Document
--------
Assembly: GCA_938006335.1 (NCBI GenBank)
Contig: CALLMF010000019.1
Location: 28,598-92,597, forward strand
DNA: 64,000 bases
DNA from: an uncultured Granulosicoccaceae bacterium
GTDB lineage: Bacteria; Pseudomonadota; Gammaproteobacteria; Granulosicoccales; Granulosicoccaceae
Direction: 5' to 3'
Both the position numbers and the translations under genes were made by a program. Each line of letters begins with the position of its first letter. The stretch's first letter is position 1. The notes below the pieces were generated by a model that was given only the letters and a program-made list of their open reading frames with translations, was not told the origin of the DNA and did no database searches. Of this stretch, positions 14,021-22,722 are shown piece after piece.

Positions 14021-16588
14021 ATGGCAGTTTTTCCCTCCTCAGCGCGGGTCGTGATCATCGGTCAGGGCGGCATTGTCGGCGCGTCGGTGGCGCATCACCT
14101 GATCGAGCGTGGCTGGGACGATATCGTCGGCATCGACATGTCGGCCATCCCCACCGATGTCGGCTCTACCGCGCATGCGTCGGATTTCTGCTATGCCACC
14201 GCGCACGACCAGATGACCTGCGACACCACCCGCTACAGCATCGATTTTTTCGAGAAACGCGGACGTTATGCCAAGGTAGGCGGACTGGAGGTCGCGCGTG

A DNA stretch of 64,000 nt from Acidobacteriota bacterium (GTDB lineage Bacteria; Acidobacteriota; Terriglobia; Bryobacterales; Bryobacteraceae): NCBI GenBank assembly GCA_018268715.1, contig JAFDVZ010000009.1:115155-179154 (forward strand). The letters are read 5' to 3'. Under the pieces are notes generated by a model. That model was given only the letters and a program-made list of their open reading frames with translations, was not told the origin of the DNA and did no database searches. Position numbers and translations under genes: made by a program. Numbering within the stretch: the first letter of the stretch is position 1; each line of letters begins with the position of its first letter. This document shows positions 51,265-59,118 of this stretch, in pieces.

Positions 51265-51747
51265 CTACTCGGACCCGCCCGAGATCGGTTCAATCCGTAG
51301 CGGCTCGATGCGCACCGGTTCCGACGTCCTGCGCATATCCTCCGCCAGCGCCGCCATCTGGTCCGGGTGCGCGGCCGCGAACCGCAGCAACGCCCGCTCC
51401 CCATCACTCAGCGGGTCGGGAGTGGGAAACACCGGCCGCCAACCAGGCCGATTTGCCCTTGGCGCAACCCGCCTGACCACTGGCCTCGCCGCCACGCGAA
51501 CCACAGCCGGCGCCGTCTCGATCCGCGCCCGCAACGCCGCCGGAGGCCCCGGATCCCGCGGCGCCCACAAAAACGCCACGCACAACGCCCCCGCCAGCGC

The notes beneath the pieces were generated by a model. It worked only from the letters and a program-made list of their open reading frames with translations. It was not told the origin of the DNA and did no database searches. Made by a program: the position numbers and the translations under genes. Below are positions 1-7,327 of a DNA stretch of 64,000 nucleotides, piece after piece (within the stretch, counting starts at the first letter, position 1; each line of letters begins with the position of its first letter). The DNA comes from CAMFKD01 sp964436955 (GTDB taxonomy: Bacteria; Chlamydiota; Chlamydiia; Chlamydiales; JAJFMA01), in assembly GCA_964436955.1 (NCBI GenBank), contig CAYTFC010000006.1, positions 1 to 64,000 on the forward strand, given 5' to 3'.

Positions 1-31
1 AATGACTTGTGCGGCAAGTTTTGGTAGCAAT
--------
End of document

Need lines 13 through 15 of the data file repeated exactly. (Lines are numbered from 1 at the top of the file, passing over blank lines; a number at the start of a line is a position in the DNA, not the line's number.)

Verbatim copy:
A DNA stretch of 64,000 nt from Acidobacteriota bacterium (GTDB lineage Bacteria; Acidobacteriota; Terriglobia; Bryobacterales; Bryobacteraceae): NCBI GenBank assembly GCA_018268715.1, contig JAFDVZ010000009.1:115155-179154 (forward strand). The letters are read 5' to 3'. Under the pieces are notes generated by a model. That model was given only the letters and a program-made list of their open reading frames with translations, was not told the origin of the DNA and did no database searches. Position numbers and translations under genes: made by a program. Numbering within the stretch: the first letter of the stretch is position 1; each line of letters begins with the position of its first letter. This document shows positions 51,265-59,118 of this stretch, in pieces.

Positions 51265-51747
51265 CTACTCGGACCCGCCCGAGATCGGTTCAATCCGTAG